You do realize LBK can say the same thing right back at you, only she actually has the written documentation from said priests and/or bishops as opposed to your alleged private conversations with the same.
What exactly do you mean here?

That Elijahmarie regularly "sources' her claims about what is acceptable to Orthodoxy to personal experiences and private conversations with 'priests and bishops' none of which are available on the public record.

Or to put it another way, the official position of every synod of the Orthodox Church on intercommunion is readily available. elijahmaria claims to know those who secretly violate the public position and that her knowledge of such disobedient clergy invalidates the official teaching (rather than the other way around).
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« Reply #423 on: April 16, 2012, 04:53:30 PM »

Which of course indicates that the Orthodox are the most open to reuniting: they accept anyone who accepts the basis of unity founded by and on Christ, which was manifested throughout the last two millenia.
Of course it all depends on what it means to accept the basis of unity. From what I heard it would only involve a few small things such as rebaptism by triple immersion of each and every Roman, re-education and retraining of each and every Roman clergyman, including the Pope, and subsequent reordination of same by an Eastern Orthodox bishop, banning of all statues and replacing them with officially approved icons (no western style unapproved icons allowed), acceptance of the Julian calendar and Orthodox date of Easter, reformation of the Roman Mass along the Byzantine lines, rejection of papal prerogatives such as infallibility, universal jurisdiction, etc.  

Thats good for starters...........ha ha
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« Reply #424 on: April 16, 2012, 04:56:48 PM »

Quote
If we were to resume communion, I would not leave Orthodoxy.  I would simply begin to commune.

EM, observing certain aspects of Orthodox praxis does not make you part of the Orthodox Church if your baptism and reception of communion is in another church.

When I need to discuss any of this I will go to a priest or bishop, not you.  There are too many eastern Catholics who commune in Orthodoxy for me to take much of anything you have to say seriously.


You do realize LBK can say the same thing right back at you, only she actually has the written documentation from said priests and/or bishops as opposed to your alleged private conversations with the same.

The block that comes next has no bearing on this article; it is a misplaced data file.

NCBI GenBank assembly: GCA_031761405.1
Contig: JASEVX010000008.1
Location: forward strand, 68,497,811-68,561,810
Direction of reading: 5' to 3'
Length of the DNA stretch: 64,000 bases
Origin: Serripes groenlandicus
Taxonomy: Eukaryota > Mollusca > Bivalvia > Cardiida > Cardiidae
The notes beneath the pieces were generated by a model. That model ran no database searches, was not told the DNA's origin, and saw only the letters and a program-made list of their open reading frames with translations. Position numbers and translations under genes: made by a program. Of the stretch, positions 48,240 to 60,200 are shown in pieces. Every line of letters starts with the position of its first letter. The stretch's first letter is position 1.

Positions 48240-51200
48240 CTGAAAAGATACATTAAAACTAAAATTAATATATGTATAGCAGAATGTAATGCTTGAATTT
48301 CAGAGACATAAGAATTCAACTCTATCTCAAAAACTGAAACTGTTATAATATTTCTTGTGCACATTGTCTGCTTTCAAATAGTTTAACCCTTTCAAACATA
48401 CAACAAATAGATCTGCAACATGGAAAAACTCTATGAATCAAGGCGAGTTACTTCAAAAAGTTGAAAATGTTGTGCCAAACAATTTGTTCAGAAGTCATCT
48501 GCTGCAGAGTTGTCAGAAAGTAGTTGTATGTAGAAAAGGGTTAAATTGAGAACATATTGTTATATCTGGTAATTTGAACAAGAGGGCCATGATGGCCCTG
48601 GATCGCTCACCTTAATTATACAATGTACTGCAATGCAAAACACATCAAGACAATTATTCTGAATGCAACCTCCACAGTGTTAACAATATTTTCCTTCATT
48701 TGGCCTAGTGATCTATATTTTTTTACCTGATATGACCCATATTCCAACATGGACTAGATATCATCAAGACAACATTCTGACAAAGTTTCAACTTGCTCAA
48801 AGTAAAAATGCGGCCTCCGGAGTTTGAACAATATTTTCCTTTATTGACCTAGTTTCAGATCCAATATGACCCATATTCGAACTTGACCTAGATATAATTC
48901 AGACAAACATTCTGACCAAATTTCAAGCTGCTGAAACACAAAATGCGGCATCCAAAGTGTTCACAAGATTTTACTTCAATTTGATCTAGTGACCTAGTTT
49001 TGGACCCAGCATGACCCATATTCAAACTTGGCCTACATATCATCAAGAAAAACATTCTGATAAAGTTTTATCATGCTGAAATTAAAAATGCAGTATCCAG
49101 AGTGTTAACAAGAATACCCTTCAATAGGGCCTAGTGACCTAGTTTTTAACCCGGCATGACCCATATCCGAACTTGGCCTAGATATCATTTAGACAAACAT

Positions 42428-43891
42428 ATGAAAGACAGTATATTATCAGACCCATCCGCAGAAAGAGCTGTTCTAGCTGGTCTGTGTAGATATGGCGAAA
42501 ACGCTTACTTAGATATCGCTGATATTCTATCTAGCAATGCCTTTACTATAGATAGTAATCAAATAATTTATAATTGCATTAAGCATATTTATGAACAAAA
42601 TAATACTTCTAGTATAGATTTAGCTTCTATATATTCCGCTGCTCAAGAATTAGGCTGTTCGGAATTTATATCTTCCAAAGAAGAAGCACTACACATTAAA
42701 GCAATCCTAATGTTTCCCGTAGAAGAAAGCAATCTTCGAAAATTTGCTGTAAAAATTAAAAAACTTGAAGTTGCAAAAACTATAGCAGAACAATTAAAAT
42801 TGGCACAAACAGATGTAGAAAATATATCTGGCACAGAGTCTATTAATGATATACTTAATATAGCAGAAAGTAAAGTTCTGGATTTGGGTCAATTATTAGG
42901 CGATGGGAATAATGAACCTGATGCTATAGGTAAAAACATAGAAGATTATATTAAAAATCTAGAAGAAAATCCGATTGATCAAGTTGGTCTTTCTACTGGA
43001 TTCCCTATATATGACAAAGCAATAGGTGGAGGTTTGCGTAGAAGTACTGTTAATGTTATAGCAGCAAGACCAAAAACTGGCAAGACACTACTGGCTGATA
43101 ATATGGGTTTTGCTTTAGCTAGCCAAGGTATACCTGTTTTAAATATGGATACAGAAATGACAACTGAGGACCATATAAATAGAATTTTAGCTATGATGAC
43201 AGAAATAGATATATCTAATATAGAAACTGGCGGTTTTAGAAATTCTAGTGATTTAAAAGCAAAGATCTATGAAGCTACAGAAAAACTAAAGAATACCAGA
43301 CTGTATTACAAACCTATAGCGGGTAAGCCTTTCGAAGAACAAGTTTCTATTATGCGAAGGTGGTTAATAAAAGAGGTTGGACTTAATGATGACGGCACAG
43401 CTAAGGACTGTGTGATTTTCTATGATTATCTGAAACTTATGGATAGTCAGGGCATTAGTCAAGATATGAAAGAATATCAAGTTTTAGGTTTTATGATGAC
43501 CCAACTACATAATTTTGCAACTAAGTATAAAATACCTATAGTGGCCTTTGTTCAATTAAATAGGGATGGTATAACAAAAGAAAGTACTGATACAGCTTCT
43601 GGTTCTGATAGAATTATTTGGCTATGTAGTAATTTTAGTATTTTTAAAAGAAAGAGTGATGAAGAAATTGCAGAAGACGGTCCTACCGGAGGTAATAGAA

What exactly do you mean here?

That Elijahmarie regularly "sources' her claims about what is acceptable to Orthodoxy to personal experiences and private conversations with 'priests and bishops' none of which are available on the public record.

Or to put it another way, the official position of every synod of the Orthodox Church on intercommunion is readily available. elijahmaria claims to know those who secretly violate the public position and that her knowledge of such disobedient clergy invalidates the official teaching (rather than the other way around).

Haven't we had this conversation before, about whether or not Orthodox priests or bishops in this country and elsewhere knowingly commune those vile Catholics?  Seems like "dejavu all over again"  Grin.
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« Reply #425 on: April 16, 2012, 05:08:37 PM »

Christ is risen!
Or they would be Orthodox in Communion with Rome.

LARP-ing.

Not really. I was speaking of the hypothetical situation that elijahmaria and J Michael mentioned: "If we were to resume communion... there would be ONE Church".
I agree. If we were to resume communion, I would not leave Orthodoxy either. Smiley
It would be like at Florence: there was One Church before, and afterwards the One Church remained, just short a couple of bishops (actually she was short a little before:Moldavia had the foresight to depose its metropolitan just for going).  That's why the Vatican tried the piecemeal approach at Brest and elsewhere, the old Roman "divide and conquer."
The hope is that it would be nothing like Florence. Our hope is that this time, once we resume communion, that you will remain in the Church, rather than going back into schism .  Grin

Wait a minute - we would hope that you would not go back into schism after resuming communion - not the other way around!
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« Reply #426 on: April 16, 2012, 05:11:53 PM »

Christ is risen!
Or they would be Orthodox in Communion with Rome.

LARP-ing.

Not really. I was speaking of the hypothetical situation that elijahmaria and J Michael mentioned: "If we were to resume communion... there would be ONE Church".
I agree. If we were to resume communion, I would not leave Orthodoxy either. Smiley
It would be like at Florence: there was One Church before, and afterwards the One Church remained, just short a couple of bishops (actually she was short a little before:Moldavia had the foresight to depose its metropolitan just for going).  That's why the Vatican tried the piecemeal approach at Brest and elsewhere, the old Roman "divide and conquer."